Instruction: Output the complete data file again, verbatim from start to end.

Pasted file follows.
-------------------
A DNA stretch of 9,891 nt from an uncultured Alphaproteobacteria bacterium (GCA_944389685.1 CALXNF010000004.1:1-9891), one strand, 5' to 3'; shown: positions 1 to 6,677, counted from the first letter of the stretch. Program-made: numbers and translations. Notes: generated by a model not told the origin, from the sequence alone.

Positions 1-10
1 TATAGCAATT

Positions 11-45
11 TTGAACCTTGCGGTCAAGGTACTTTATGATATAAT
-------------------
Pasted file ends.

A DNA stretch of 9,891 nt from an uncultured Alphaproteobacteria bacterium (GCA_944389685.1 CALXNF010000004.1:1-9891), one strand, 5' to 3'; shown: positions 1 to 6,677, counted from the first letter of the stretch. Program-made: numbers and translations. Notes: generated by a model not told the origin, from the sequence alone.

Positions 1-10
1 TATAGCAATT

Positions 11-45
11 TTGAACCTTGCGGTCAAGGTACTTTATGATATAAT